Book covers, whether they contain photographs or illustrations, ask you to look at what you see, know it is fiction, and believe it anyway. This sounds like it makes no sense, but stay with me for a moment; hopefully my train of thought will reveal itself.
Take this cover of Arthur Golden’s Memoirs of a Geisha:
The cover is, first and foremost, designed to catch a consumer’s attention, say “Look at me!”, and get the consumer to consider purchasing it. I also think that, in asking you to look at it, the book admits to being a fiction.
Intellectually, we know that almost all book covers are staged, commissioned, posed, fake. It’s part of the publishing business and money is the goal. However, especially in this case, the cover admits to being fake. It is the cover of a fictional story, and that alone tells you that the cover cannot host a picture of the real protagonist.
In a way, though, it doesn’t matter. This isn’t a biography or autobiography. The cover isn’t asking us to believe it to be real. It is just asking us to believe.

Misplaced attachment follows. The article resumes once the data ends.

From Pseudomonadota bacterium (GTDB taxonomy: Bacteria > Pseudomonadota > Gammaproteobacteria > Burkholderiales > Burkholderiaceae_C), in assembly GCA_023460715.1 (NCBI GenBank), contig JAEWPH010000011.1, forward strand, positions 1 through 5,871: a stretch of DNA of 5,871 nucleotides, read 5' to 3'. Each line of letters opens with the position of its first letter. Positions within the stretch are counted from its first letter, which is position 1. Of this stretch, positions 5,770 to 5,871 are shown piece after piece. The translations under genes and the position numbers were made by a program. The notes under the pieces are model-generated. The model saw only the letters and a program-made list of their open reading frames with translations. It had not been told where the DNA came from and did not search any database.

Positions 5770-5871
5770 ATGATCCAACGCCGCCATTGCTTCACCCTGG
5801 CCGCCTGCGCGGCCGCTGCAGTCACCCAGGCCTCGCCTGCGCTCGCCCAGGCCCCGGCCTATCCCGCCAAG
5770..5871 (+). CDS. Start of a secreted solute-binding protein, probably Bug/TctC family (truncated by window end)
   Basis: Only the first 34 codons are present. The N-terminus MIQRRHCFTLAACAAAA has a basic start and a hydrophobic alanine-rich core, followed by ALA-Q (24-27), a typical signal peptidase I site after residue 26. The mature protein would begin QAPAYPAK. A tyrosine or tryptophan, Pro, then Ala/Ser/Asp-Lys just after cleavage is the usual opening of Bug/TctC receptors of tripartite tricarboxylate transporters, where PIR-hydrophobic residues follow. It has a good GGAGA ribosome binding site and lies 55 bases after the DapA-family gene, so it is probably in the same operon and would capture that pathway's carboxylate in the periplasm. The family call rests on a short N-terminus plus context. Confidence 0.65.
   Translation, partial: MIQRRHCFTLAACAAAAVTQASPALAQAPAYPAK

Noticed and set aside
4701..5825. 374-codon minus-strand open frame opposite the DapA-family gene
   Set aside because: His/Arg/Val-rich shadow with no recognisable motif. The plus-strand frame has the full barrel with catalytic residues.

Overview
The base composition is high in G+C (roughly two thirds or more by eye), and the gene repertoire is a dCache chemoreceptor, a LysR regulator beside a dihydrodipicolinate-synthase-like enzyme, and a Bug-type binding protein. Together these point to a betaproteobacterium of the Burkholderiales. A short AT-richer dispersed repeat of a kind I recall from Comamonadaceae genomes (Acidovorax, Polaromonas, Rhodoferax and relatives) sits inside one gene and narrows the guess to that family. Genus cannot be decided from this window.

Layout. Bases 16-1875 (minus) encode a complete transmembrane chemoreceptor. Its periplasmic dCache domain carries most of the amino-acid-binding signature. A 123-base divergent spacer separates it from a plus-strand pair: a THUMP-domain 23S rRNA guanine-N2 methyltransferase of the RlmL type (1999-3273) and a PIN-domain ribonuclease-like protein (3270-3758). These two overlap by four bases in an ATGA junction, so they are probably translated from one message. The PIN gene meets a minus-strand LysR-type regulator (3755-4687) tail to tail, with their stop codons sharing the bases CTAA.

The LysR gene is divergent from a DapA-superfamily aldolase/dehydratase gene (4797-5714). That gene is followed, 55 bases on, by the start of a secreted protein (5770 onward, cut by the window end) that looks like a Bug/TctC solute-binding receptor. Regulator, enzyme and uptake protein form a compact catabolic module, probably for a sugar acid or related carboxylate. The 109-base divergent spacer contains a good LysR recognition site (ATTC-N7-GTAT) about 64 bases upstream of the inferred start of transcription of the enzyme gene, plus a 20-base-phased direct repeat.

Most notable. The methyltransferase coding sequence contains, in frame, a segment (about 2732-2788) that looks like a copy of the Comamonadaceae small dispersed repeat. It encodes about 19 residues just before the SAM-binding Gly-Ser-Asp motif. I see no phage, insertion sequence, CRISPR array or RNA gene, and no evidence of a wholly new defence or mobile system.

Morris tells us that what we see in photos is affected by what we believe we’re seeing. I think, by being the cover of a fiction title, this photo is asking us to leave reality for a moment and believe, not that the person in the photo is the book’s character, but that it could be.
I don’t know if this thought process makes any sense beyond the scattered realm of my mind, but I’d love to hear what other people think of posed photographed book covers’ believe-ability. Happy reading!